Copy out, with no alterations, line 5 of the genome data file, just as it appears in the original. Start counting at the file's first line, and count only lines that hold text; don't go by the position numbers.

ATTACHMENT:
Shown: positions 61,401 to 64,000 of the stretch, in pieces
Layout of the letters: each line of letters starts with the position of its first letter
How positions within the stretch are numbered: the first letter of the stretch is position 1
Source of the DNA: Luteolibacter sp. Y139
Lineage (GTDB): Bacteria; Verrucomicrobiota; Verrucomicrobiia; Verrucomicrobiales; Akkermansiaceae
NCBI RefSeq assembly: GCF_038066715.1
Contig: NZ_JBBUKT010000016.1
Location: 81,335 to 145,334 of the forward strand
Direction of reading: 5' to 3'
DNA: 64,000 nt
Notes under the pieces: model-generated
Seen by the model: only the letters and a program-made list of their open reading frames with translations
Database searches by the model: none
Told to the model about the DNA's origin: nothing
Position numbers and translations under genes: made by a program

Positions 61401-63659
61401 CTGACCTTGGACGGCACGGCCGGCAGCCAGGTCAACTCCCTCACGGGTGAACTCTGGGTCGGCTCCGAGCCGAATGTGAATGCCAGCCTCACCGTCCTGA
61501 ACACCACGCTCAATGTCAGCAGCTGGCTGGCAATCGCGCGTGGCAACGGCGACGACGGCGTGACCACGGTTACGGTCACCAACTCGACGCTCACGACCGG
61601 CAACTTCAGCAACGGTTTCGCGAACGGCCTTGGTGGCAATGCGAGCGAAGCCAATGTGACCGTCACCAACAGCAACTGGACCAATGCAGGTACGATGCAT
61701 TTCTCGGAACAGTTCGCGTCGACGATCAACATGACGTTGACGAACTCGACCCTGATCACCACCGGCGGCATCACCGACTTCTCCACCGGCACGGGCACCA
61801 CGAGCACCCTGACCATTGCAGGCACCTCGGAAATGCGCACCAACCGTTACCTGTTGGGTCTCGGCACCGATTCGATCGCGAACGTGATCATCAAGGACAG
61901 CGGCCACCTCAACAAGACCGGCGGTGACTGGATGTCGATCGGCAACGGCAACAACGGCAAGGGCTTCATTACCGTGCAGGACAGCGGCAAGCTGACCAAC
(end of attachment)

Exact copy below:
Lineage (GTDB): Bacteria; Verrucomicrobiota; Verrucomicrobiia; Verrucomicrobiales; Akkermansiaceae